Today, Skorepa considers herself as happy as the Gypsies of her youth. She’s been at the helm of Casa Familiar for over 30 years, serving as president and CEO of the community-based, holistic development organization that helps individuals and families flourish by increasing their quality of life in the areas of human services, community development, recreation, technology, arts and culture, and education. Through her work, Skorepa has found unmitigated joy in empowering her fellow San Ysidrans, and helping them see that they have the knack and know-how to help their community flourish.
"I attribute my success here,” she points outsays, “to believing the people have the answers within themselves and it's our job to enable them to use skills they already have, and polish the ones they don't. For example, we help them see that they don't need the chief of police to tell them what the crime rates are. They know what they are. They're living them. A lot of people believe the authorities know more than they do, but it's not true."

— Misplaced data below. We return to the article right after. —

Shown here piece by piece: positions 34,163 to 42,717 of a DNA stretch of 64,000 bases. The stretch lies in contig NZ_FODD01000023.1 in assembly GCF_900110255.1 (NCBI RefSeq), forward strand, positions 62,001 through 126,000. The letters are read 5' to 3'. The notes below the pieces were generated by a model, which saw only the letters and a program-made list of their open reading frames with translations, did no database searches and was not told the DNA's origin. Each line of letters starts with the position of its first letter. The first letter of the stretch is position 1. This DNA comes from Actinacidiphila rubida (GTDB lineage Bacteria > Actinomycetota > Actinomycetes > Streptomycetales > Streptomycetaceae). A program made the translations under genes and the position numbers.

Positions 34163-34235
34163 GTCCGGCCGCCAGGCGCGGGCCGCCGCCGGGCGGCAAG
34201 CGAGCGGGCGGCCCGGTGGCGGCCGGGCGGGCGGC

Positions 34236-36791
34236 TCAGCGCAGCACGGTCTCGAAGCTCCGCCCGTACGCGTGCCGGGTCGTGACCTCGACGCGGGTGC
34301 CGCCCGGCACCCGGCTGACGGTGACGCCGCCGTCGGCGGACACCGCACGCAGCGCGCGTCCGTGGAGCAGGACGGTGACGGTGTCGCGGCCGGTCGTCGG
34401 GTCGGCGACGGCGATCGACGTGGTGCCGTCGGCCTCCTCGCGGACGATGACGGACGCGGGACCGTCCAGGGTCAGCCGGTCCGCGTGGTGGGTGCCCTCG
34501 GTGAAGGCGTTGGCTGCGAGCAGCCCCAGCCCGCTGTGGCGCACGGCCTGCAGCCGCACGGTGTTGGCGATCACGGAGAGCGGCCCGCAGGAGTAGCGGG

Casa Familiar has an extensive focus on cultural arts, including a museum on its premises, events such as Hecho en Casa craft marketplace, and folklòrico dance classes for children. Programs such as these were designed to promote cultural identity, while passing on traditions to younger generations.
Skorepa notes, “We've always thought that one of the first things that happens in marginalized communities is that they take your culture away. Your music, your art, all those kinds of things, and all you have time to do is work, work, work. But we make sure public art is available, including performances and art in parks. We have 28,000 participants a year using all our resources.”
Skorepa takes pride in what she considers to be her biggest accomplishment at Casa Familiar: She’s given the people of San Ysidro a voice and a seat at the table.